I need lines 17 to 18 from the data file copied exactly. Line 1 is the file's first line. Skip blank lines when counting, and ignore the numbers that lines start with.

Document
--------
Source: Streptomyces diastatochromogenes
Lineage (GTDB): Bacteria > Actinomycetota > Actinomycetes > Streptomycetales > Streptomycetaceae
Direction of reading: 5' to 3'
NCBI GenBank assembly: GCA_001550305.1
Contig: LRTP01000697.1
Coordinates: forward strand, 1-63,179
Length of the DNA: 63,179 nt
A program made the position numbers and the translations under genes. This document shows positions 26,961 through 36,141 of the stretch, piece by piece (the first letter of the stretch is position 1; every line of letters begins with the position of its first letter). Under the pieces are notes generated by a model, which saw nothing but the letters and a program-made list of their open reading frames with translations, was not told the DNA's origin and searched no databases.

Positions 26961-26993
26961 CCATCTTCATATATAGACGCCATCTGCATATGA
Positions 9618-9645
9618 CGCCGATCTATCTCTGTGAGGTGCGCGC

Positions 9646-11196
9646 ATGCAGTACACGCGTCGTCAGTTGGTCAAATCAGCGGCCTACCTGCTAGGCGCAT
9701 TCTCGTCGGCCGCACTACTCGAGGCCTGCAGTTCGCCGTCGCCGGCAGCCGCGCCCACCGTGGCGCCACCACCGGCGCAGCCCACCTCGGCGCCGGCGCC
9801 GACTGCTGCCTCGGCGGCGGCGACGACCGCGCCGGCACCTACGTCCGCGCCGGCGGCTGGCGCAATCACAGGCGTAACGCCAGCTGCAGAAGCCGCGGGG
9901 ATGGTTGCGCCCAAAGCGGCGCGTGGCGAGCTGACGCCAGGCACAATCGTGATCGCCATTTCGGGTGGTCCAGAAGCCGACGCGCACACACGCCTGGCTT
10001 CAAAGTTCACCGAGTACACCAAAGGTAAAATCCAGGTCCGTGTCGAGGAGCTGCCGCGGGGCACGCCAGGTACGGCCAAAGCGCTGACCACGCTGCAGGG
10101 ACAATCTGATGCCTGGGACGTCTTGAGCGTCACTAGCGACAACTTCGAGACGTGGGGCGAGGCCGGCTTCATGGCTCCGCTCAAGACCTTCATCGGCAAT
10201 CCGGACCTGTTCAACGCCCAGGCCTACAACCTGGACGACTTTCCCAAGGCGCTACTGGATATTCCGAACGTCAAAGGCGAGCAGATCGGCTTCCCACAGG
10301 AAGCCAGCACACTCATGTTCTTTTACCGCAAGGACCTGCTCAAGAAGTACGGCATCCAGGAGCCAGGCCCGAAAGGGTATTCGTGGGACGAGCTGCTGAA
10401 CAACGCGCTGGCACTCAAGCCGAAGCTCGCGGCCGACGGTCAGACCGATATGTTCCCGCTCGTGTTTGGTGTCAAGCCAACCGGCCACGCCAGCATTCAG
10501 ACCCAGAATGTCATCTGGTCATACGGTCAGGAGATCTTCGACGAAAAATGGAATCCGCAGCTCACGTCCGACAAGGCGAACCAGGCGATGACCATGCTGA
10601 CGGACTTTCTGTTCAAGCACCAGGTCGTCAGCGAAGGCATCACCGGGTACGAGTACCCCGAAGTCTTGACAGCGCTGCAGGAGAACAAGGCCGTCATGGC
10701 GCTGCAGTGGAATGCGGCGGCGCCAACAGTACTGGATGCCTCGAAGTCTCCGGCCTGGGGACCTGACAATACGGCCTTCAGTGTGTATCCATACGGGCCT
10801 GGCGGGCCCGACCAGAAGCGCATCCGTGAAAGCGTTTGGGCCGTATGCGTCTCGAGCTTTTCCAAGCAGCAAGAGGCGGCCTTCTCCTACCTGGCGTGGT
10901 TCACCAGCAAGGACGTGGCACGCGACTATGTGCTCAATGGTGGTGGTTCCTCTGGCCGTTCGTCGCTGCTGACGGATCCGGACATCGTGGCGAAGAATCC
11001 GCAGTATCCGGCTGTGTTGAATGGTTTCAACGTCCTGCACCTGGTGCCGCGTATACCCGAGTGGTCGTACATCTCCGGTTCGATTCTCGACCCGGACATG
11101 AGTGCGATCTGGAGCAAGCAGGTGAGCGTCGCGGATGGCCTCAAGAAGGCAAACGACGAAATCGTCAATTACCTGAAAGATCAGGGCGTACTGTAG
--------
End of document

9901 ATGGTTGCGCCCAAAGCGGCGCGTGGCGAGCTGACGCCAGGCACAATCGTGATCGCCATTTCGGGTGGTCCAGAAGCCGACGCGCACACACGCCTGGCTT
10001 CAAAGTTCACCGAGTACACCAAAGGTAAAATCCAGGTCCGTGTCGAGGAGCTGCCGCGGGGCACGCCAGGTACGGCCAAAGCGCTGACCACGCTGCAGGG